Resalire. It means “to spring back” and is the Latin root of the word “resilience.” It is the foundation of My-Vida. Resalire. It is the crux of what is necessary when you or someone you love lives with a chronic illness or disabilities. Resalire. It comes in many forms, and changes with every passing moment.
When my wife took the photo above, I was composing a post in my head about how my life and the resilience it requires is like the waves that surrounded me. They ebb and flow. Sometimes they are bigger and more powerful. Sometimes they rattle me and knock me off balance. Some days they completely knock me over, but I have no choice but to get up again and face another wave. Other times they bring me pure joy, as they splash over my body, with a much-needed restorative cleanse, like in this photo, etc. etc.
It was going to be a moving, inspirational, metaphorical sentiment.
While I’m sure it would have been great, I have decided, instead, to share the true face of “resalire” and life with Myotonic Dystrophy.
Today, I took Gianna to the orthopedic doctor for what would be the final x-ray of her broken humerus, a product of slipping on the ice a couple months ago. As we waited for the doctor to come in, I found myself in the typical mundane Facebook scroll, only to stumble upon devastating news. A young girl, only 13 years old, had passed away in her sleep, ending her life–a life spent with parents doing their very best to help her thrive with myotonic dystrophy.
I feel my emotions bubbling up, knowing that I could easily, and will likely, be this mother, four times over, posting this same message of grief after losing my child. I pushed them down, just like I normally do, but then Gianna looked at my phone and put a pause on my emotions.
“Mom, who is that?”
“Oh, she’s just a sweet little girl.”
“Well, what happened to her?”
Oh shit. What do I say? Do I tell her the truth? I don’t want to scare her, however I have also never made it a habit to lie to my children.
“Well, she actually passed away last night, while she was sleeping.”
“Oh, I thought that was me. She looks like me.”
Double shit. Now that pause on my emotions has been released, just like the tears starting to well up in my eyes. I have to explain.
“She does look like you! She’s beautiful! And she also has…had…myotonic dystrophy just like you.”
“Oh.” (Long pause.) “Yeah, she does look like me. And she died? In her sleep? Oh.” (Another long pause.) “Is that why we have to use our machines at night?”
She’s referencing the portable ventilator AVAPS (AKA very fancy CPAP machines) that she, Giacomo, and Lūck use to support their breathing every night, due to the fact that as soon as they fall asleep, their respiratory muscles are too weak to inhale enough oxygen and exhale enough carbon dioxide, both of which are pretty problematic. Now, in all honesty, I know that the machines can’t save their lives if they completely stop breathing, but they definitely help support them, plus send off some great alarms that wake me up in the middle of the night, should they stop breathing for a length of time that warrants a little rousing to get them going again.
“Yeah, they definitely help you, which is why it’s important to use them.”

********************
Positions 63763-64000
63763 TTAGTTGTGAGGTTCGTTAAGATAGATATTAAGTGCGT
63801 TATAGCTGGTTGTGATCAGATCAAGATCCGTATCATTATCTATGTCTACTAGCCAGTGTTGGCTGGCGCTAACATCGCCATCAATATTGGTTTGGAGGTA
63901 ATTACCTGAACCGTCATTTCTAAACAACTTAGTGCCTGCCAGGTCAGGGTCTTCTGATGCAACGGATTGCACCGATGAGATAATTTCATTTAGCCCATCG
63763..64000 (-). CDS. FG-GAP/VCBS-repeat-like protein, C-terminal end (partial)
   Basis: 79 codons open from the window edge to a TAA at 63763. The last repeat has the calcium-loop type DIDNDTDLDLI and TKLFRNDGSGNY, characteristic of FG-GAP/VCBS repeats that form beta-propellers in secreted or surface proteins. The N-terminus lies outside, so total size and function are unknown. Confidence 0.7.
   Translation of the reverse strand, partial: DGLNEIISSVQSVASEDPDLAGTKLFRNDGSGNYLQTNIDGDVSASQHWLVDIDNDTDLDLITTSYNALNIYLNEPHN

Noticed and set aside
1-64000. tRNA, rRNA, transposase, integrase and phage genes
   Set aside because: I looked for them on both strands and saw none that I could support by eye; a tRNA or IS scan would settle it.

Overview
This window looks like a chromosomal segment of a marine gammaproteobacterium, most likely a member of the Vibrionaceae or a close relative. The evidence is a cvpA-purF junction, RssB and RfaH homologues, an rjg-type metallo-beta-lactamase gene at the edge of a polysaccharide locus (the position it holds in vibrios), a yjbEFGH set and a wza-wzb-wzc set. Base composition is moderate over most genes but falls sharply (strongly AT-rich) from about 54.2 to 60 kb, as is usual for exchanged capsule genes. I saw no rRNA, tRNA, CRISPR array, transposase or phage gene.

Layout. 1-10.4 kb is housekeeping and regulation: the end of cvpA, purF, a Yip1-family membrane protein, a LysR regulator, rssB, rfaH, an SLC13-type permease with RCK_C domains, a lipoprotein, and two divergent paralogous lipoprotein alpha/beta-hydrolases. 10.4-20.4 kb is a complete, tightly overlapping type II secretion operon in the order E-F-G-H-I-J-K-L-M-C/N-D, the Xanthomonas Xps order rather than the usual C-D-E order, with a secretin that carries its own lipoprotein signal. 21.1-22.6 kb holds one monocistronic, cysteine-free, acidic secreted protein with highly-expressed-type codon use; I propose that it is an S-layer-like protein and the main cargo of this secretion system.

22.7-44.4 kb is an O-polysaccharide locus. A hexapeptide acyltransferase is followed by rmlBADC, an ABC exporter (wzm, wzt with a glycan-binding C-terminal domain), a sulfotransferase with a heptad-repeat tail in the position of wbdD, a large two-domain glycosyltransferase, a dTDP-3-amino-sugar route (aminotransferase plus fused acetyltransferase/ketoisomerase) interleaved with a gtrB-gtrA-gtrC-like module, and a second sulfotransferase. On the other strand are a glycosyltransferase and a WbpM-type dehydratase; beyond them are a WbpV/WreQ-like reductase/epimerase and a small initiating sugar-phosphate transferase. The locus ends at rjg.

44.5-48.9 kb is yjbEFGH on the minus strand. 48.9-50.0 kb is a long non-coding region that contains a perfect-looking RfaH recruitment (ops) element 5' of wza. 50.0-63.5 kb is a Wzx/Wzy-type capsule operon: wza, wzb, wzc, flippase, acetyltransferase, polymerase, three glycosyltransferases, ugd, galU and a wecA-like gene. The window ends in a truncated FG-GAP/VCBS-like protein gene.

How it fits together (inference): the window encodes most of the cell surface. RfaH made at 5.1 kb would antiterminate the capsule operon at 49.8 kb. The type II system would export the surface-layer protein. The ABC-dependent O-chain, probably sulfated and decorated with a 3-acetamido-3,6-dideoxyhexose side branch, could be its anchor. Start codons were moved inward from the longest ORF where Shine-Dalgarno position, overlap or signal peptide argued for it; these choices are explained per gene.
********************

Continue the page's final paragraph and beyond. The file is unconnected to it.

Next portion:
I have no sooner said this, that I wish I would have said it differently or maybe not at all. I can see her head spinning, as she is remembering that just a few nights ago, she wasn’t feeling well and was afraid of vomiting so she asked to not use her AVAPS machine. I allowed it, since vomiting with the mask on and then aspirating the vomit into her lungs, could lead to fatal pneumonia–your typical myotonic “six of one and half a dozen of the other” scenario. I see the fear in her eyes. And then I see it disappear, as acceptance rushes in, just like those waves in the ocean.
“Oh, okay Mom. That makes sense. Can I look at pictures on your phone from our trip?”
And that is what the true face of “resalire” looks like. I’m sure she’s still afraid, and maybe at some point she will talk to me more about it, but in the meantime, she has found a way to move forward–to spring back from this moment when the reality of her life and disease presented itself in a very real way.
I, on the other hand, continue to have the tears flowing. I am trying to get it together, knowing that the doctor will be walking in any moment, and I just don’t really feel like explaining that I’m crying about a child I don’t even know, about the fate of my children, about this disease. I search for a tissue, momentarily remembering my “Who Will Get a Tissue for Me?” post from last fall, and settling on the only thing I can find in the exam room– a rough brown paper towel to dry my eyes. Gianna watches me, and I know she knows why I am crying. I look at her, knowing that there is an inexplicable ache and fear that exists inside her, as she wonders if she will meet the same fate as this girl who looks like her.
We say nothing.
I take a few deep breaths. I pull up the Photos app on my phone. Together we look and reminisce about the two weeks we have just spent as a family in Costa Rica, working, riding horses, watching the sunset, splashing in the waves. My tears subside, just like those waves that ebb and flow. I know it’s only for the time being, and bigger waves are coming my way, however, it doesn’t matter, because we have each found our resilience, our resalire, in this particular wave.
Liz Naylor2021-11-29T15:32:10-06:00November 29th, 2021|Comments Off on “If you’re going through hell, keep going.”
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